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Herbert: Cello Concertos / Lynn Harrell, Neville Marriner


Release Date: 04/23/2007 
Label:  Decca   Catalog #: 417672   Spars Code: DDD 
Composer:  Victor Herbert
Performer:  Lynn Harrell
Conductor:  Sir Neville Marriner
Orchestra/Ensemble:  Academy of St. Martin in the Fields
Number of Discs: 1 
Recorded in: Stereo 
Length: 1 Hours 7 Mins. 

Special Order: This CD requires additional production time and ships within 2-3 business days.  

This CD is reissued by ArkivMusic.

Notes and Editorial Reviews



HERBERT Cello Concertos: No. 1 in D; No. 2 in e. 5 Pieces Lynn Harrell (vc); Neville Marriner, cond; Academy of St. Martin in the Fields LONDON 417 672 (66:53)


Irish-born, German-raised Victor Herbert (1859–1924) is best known for his many operettas composed from the 1890s until World War I and also as a founding member of the American Society of Composers, Authors and Publishers (ASCAP). Herbert conducted the Pittsburg Symphony from 1898 until 1904, and then founded the Victor Read more Herbert Orchestra, which occupied his attention for the rest of his life. But Herbert’s career began as a cellist in Vienna and Stuttgart, and he continued to perform as a soloist after emigrating to the United States in 1886. Herbert conducted his Serenade for Strings at Steinway Hall in New York two years later. In 1889, Herbert joined the faculty of the National Conservatory of Music, where he taught cello and composition for several years. In 1894, Herbert wrote the second of his pair of cello concertos, a work that inspired Antonin Dvo?ák, his colleague at the conservatory, to create his great cello concerto.


But what of Herbert’s First Cello Concerto? In many instances, a great deal of music—like the men and women who composed it—has been thought to be lost, ignored, or in the best-case scenario, distantly remembered. With the exception of a handful of his operettas, including Naughty Marietta and The Red Mill , this was to be the fate of much of Herbert’s “serious” music, including several tone poems and the First Cello Concerto. For years it was unpublished, gathering dust and downright ignored. Its popular sibling, the Second Concerto, stood alone until the earlier work was rescued from oblivion and published in 1975, almost a century after its Stuttgart premiere.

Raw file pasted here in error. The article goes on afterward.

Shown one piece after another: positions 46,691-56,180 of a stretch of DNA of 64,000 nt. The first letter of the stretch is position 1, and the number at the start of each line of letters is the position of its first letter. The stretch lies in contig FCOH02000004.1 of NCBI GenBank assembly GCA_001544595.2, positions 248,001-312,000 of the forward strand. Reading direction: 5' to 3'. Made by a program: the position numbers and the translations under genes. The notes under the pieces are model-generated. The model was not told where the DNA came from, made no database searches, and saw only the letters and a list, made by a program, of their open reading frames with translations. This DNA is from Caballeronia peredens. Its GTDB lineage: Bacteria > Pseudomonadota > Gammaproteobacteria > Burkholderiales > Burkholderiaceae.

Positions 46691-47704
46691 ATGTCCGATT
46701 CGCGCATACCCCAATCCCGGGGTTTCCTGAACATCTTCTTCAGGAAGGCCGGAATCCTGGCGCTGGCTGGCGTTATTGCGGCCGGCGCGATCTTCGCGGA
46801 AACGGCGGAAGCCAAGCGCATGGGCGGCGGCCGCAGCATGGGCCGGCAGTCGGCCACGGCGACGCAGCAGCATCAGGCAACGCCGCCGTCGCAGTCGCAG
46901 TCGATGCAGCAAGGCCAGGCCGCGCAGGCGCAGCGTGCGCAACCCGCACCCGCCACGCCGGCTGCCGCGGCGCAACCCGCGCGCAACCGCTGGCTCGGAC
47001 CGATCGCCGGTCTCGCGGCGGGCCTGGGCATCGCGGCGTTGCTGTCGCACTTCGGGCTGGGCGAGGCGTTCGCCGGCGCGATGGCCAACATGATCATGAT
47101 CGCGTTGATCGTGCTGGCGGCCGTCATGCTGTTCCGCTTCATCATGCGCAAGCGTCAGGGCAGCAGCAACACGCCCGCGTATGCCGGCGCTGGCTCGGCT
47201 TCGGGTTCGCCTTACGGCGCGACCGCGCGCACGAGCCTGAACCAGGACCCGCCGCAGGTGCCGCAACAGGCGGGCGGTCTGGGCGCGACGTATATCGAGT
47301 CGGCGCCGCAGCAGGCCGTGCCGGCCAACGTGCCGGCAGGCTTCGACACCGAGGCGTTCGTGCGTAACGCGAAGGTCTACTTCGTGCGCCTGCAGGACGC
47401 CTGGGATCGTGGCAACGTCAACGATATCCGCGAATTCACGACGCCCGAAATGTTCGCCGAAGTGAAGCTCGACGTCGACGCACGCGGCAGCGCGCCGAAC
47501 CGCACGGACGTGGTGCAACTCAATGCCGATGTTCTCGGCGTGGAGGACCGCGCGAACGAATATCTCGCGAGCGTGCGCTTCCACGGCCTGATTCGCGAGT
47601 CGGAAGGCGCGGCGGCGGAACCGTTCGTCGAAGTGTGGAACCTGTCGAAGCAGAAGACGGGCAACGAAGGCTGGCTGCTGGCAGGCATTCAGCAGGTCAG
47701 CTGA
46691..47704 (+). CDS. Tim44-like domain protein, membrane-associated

I have advocated for both neglected composers and ignored music for years, but I can think of very few works that deserve advocacy more than Victor Herbert’s early cello concerto. Both beautiful and passionate, it hasn’t lost its luster and it continues to speak both elegantly and eloquently to any and all who will give it ear. Its beauty stems from the full-throated and expert writing for the soloist and its passion comes from Herbert’s Irish heritage, something he was always happy to inject into his music when and where appropriate. The Second Concerto came along two decades later and is a more mature work, but one still finds the meticulous craftsmanship, passion, and beauty that characterize the First Concerto. Four of the Five Pieces for cello and strings were arranged by Sam Dennison from four short and light piano pieces and “Pensée amoureuse” is Dennison’s adaptation of a brief work for cello and piano.


I first encountered this compact disc while working in radio in Philadelphia in the late 1980s and have loved it ever since. It speaks to all who will give it ear of a time long past and a composer that has in some ways been long underappreciated. At some point it was dropped from the Decca catalog, but once again, the folks at arkivmusic.com have come to the rescue, resurrecting Lynn Harrell’s stellar interpretations with the unwavering support of Neville Marriner and his Academy of St. Martin in the Fields. Harrell’s advocacy is passionate, powerful, and persuasive. His rich and dark tone and unfailing technique bring belated due to the youthful fire of the First Concerto while emphasizing the vigor and affection found in the Second.


Through their structural coherence, emotional satisfaction, commitment, and purpose, these interpretations, though two decades old, summon new respect for Victor Herbert as well as further admiration for Lynn Harrell and Marriner’s outstanding and consistent band. In sum, there is nothing absent here.


FANFARE: Michael Carter
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Works on This Recording

1. Concerto for Cello no 1 in D major, Op. 8 by Victor Herbert
Performer:  Lynn Harrell (Cello)
Conductor:  Sir Neville Marriner
Orchestra/Ensemble:  Academy of St. Martin in the Fields
Period: Romantic 
Written: 1884; Ireland 
2. Concerto for Cello no 2 in E minor, Op. 30 by Victor Herbert
Performer:  Lynn Harrell (Cello)
Conductor:  Sir Neville Marriner
Orchestra/Ensemble:  Academy of St. Martin in the Fields
Period: Romantic 
Written: 1894; USA 
3. Pieces (5) for Cello and Strings by Victor Herbert
Performer:  Lynn Harrell (Cello)
Conductor:  Sir Neville Marriner
Orchestra/Ensemble:  Academy of St. Martin in the Fields
Period: Romantic 
Written: USA 

Featured Sound Samples

Cello Concerto no 1: I. Andante con spirito
Pieces for Cello and Strings: No 2: Pensée amoureuse

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